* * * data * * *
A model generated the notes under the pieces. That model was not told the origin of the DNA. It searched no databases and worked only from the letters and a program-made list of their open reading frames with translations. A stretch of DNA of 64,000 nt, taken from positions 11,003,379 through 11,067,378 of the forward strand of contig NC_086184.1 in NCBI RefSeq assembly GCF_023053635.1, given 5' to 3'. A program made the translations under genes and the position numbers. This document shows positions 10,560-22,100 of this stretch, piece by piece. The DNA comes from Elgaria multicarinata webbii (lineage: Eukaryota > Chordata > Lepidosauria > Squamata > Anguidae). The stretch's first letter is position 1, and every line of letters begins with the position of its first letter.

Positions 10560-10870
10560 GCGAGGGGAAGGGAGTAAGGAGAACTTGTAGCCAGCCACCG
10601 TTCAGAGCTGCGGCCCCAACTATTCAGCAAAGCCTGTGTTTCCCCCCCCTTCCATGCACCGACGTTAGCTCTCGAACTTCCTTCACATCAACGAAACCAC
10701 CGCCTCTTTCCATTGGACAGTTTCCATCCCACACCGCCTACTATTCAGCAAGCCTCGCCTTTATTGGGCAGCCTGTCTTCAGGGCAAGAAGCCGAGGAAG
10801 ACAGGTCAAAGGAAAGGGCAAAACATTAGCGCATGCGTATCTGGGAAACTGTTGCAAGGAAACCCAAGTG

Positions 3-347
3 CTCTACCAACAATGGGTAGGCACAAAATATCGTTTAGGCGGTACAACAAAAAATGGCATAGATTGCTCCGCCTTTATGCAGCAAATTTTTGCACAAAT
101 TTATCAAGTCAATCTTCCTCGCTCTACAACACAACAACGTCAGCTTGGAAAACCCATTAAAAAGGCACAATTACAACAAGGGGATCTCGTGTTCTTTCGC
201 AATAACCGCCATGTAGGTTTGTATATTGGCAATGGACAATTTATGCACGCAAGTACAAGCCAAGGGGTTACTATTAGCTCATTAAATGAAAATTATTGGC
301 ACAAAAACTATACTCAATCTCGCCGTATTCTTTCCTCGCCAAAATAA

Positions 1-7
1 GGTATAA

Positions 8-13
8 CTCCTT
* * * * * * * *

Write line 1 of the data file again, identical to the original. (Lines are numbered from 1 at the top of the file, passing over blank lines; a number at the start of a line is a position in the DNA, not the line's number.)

A model generated the notes under the pieces. That model was not told the origin of the DNA. It searched no databases and worked only from the letters and a program-made list of their open reading frames with translations. A stretch of DNA of 64,000 nt, taken from positions 11,003,379 through 11,067,378 of the forward strand of contig NC_086184.1 in NCBI RefSeq assembly GCF_023053635.1, given 5' to 3'. A program made the translations under genes and the position numbers. This document shows positions 10,560-22,100 of this stretch, piece by piece. The DNA comes from Elgaria multicarinata webbii (lineage: Eukaryota > Chordata > Lepidosauria > Squamata > Anguidae). The stretch's first letter is position 1, and every line of letters begins with the position of its first letter.